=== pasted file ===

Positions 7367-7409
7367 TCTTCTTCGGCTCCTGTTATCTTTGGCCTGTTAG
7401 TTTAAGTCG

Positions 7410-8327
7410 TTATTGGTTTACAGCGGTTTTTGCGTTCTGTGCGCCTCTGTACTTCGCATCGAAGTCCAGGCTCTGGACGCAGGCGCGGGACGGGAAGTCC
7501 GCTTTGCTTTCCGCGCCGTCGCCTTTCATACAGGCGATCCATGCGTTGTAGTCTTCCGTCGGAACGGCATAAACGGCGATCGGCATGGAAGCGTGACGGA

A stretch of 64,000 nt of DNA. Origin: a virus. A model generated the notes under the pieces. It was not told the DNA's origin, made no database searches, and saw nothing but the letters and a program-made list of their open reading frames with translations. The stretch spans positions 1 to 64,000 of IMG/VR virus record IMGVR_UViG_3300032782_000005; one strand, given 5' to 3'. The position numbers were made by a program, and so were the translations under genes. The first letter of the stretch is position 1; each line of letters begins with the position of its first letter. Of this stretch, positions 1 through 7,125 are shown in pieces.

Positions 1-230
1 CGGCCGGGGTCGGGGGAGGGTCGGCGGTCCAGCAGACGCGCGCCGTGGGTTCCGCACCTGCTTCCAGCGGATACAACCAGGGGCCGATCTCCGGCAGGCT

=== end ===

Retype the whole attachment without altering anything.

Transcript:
Positions 7367-7409
7367 TCTTCTTCGGCTCCTGTTATCTTTGGCCTGTTAG
7401 TTTAAGTCG

Positions 7410-8327
7410 TTATTGGTTTACAGCGGTTTTTGCGTTCTGTGCGCCTCTGTACTTCGCATCGAAGTCCAGGCTCTGGACGCAGGCGCGGGACGGGAAGTCC
7501 GCTTTGCTTTCCGCGCCGTCGCCTTTCATACAGGCGATCCATGCGTTGTAGTCTTCCGTCGGAACGGCATAAACGGCGATCGGCATGGAAGCGTGACGGA

A stretch of 64,000 nt of DNA. Origin: a virus. A model generated the notes under the pieces. It was not told the DNA's origin, made no database searches, and saw nothing but the letters and a program-made list of their open reading frames with translations. The stretch spans positions 1 to 64,000 of IMG/VR virus record IMGVR_UViG_3300032782_000005; one strand, given 5' to 3'. The position numbers were made by a program, and so were the translations under genes. The first letter of the stretch is position 1; each line of letters begins with the position of its first letter. Of this stretch, positions 1 through 7,125 are shown in pieces.

Positions 1-230
1 CGGCCGGGGTCGGGGGAGGGTCGGCGGTCCAGCAGACGCGCGCCGTGGGTTCCGCACCTGCTTCCAGCGGATACAACCAGGGGCCGATCTCCGGCAGGCT